True or not, it seems to me to be irrelevant where the government is concerned. The fourth amendment limits what the government may or may not do. The government shall not "seize", shall not violate, "and no Warrants shall issue, but upon probable cause." There is no escape clause in the fine print of the amendment that says except when or where private entities already do this or that. And finding probable cause seems completely incompatible with any kind of blanket seizure as has been done here.
     
  12. Jun 7, 2013 #11

    Office_Shredder

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    This actually leads to an interesting discussion point. If instead of acquiring by seizure, the government just bought all the data at the going rate, would that be ok?
     
  13. Jun 7, 2013 #12
  14. Jun 7, 2013 #13

    nsaspook

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    That's true in the phone metadata case but "PRISM" is designed to capture the contents of the entire digital data stream.

    http://www.washingtonpost.com/inves...0c0da8-cebf-11e2-8845-d970ccb04497_print.html

     
  15. Jun 7, 2013 #14

    Office_Shredder

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    I find this line particularly hilarious

    They're making sure that your right to be spied on in privacy is carefully guarded
     
  16. Jun 7, 2013 #15
    Local Police are buying your information from cell phone companies at the going rate.

    Bold Mine

    http://www.consumeraffairs.com/news04/2012/04/cell-providers-selling-your-data-to-police.html [Broken]
     
    Last edited by a moderator: May 6, 2017
  17. Jun 8, 2013 #16

    Dotini

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    http://www.motherjones.com/politics...tronic-frontier-foundation-fisa-court-opinion

    The FISA court, which oversees and signs off on the surveillance, has issued an opinion to the government that the surveillance is unconstitutional. But the Justice department is keeping the opinion secret. Lawsuits are pending.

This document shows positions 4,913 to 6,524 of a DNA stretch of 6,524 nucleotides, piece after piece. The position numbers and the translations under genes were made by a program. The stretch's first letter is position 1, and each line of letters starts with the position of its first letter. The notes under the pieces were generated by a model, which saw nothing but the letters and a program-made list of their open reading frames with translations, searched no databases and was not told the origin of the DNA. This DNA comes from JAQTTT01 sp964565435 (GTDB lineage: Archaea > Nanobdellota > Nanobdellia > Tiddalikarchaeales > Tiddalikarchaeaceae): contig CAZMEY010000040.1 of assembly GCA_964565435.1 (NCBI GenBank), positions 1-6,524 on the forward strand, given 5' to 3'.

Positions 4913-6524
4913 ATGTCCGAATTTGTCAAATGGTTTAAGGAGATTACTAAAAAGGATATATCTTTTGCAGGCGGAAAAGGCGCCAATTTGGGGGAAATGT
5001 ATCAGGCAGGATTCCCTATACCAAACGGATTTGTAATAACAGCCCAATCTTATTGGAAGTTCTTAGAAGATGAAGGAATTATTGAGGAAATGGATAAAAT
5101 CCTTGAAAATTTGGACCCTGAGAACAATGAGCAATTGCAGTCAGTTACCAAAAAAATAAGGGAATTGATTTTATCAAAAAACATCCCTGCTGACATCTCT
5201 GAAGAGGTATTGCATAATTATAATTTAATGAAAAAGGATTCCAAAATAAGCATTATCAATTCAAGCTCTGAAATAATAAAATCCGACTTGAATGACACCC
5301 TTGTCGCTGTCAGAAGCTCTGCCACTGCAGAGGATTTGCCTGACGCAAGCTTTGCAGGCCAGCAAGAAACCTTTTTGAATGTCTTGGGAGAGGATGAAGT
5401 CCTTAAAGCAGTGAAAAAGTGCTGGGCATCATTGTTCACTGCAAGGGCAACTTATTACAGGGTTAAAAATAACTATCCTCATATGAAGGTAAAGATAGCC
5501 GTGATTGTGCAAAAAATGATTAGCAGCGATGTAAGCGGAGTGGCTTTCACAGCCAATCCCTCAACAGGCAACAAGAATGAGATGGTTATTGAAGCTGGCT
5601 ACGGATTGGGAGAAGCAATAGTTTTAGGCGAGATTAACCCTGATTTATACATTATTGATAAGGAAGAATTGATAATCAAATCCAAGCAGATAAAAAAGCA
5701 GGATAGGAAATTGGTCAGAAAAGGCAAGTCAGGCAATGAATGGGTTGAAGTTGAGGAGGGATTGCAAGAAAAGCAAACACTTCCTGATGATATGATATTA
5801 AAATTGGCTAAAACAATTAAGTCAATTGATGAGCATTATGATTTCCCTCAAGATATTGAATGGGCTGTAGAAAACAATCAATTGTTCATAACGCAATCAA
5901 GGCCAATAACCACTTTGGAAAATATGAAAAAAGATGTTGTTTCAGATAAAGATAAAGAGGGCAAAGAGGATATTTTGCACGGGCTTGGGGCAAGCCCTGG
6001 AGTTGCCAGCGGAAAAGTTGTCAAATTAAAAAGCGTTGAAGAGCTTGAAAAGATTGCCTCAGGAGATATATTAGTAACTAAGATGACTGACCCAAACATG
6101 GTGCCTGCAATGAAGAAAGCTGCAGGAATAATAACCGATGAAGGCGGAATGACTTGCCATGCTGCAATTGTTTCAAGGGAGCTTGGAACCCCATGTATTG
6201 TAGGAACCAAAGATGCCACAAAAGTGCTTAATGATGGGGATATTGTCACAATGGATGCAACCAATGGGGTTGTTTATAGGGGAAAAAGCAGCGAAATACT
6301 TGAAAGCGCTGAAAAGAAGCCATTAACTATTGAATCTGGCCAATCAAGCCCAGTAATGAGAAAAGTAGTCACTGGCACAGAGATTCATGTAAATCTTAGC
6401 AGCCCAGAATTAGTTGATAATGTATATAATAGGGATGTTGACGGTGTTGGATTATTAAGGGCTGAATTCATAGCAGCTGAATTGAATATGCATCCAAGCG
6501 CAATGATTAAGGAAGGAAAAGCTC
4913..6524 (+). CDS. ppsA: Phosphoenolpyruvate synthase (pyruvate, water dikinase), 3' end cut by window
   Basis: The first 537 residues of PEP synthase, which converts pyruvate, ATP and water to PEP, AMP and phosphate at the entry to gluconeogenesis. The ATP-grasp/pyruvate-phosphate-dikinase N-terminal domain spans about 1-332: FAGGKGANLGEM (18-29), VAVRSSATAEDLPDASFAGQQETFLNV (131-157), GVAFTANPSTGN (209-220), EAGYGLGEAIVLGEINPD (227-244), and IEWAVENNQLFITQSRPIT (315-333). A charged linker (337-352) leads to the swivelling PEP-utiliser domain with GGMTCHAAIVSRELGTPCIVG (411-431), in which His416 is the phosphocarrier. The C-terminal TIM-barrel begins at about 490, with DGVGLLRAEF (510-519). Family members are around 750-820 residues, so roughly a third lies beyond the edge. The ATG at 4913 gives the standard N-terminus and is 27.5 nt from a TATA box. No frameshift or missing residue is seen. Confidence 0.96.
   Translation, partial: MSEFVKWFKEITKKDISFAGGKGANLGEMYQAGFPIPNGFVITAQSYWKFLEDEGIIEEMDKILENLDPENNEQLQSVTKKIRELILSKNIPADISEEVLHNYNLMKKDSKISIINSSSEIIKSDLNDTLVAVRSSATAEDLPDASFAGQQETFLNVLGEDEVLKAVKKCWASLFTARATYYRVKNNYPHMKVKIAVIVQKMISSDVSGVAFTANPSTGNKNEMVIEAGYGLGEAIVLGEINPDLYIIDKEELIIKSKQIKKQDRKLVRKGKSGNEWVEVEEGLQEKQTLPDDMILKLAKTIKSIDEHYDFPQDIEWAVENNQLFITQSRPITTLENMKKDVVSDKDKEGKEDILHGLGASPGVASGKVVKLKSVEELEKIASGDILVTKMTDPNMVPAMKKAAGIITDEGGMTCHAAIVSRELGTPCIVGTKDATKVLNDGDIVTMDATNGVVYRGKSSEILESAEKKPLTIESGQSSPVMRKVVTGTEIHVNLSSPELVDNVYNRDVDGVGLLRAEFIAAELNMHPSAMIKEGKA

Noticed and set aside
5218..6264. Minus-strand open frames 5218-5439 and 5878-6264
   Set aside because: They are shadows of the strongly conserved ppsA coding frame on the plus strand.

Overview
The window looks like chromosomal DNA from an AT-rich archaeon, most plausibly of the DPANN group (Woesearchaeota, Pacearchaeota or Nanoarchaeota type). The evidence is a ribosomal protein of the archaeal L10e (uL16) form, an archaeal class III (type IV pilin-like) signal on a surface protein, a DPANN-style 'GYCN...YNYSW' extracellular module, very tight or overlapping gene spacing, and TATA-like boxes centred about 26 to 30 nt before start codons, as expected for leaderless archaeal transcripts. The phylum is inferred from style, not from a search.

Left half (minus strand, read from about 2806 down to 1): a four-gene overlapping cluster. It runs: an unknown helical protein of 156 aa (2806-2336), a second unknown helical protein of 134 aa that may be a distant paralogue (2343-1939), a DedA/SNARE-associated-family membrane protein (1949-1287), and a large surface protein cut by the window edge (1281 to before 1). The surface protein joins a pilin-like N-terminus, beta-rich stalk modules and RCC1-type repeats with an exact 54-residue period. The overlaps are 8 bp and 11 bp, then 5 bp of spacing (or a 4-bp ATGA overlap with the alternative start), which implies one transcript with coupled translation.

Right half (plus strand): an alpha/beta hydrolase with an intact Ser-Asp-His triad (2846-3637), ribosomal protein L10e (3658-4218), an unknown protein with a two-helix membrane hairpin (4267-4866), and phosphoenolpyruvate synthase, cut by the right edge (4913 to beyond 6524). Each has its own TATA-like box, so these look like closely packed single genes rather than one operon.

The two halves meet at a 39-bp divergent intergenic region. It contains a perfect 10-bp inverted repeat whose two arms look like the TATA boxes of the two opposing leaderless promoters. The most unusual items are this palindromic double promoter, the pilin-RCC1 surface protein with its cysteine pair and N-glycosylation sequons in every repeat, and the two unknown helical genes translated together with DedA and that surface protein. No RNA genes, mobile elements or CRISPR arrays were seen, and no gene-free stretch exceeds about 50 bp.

"...when the government hides court opinions describing unconstitutional government action, America's national security is harmed: not by disclosure of our intelligence capabilities, but through the erosion of our commitment to the rule of law."


    Obviously, if the government or the people want or need to do something unconstitutional, the remedy is simple - amend the Constitution!

    Respectfully submitted,
    Steve
     
  18. Jun 8, 2013 #17

    Office_Shredder

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    If they declare a program unconstitutional and the government says "eff it, we're going ahead anyway", what happens? The court becomes pointless, or do they have some leverage to actually stop it (since they aren't allowed to tell anyone apparently)
     
  19. Jun 8, 2013 #18

    nsaspook

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    You leak it to the press and let the citizens of the country decide if they still want the leaders of that government in office.
     
  20. Jun 9, 2013 #19
  21. Jun 9, 2013 #20

    Stephen Tashi

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    I'm not a lawyer, but it looks like the fourth admendment isn't a useful tool for preventing massiive data collection. The man-in-the-street interpretation of it isn't correct. For example U.S. vs Miller says that your records at the bank aren't protected by the 4th amendment. Perhaps your records at the phone company are the phone company's records not your "personal papers or effects". (The case often cited as the origin of the "right of pivacy", Griswold v Connecticut dealt with the use of contraceptives. I don't think that case was decided on the basis of the fourth amendment.)

    The man-in-the-street also thinks that there are constitutional protections against wiretaps on telephones without warrants. I don't know if there are and I'd be interested to hear from any legal expert about the matter. What happened subsequent to Olmstead vs US? ) (Edit: I found this http://en.wikipedia.org/wiki/Katz_v._United_States)

    In the first place, court decisons about wiretaps may merely uphold laws that require warrants for phone taps. That wouldn't mean that a contradictory law would be unconsititutional. If that's the case then protection from wiretaps without warrants isn't due to the constitution. It's only due to current law.

    In the second place, who is protected by laws against wiretaps? Is it phone companies or individuals? Is it the phone company who may require the warrant? Is a warrant required if the phone company doesn't demand it?
     
    Last edited: Jun 9, 2013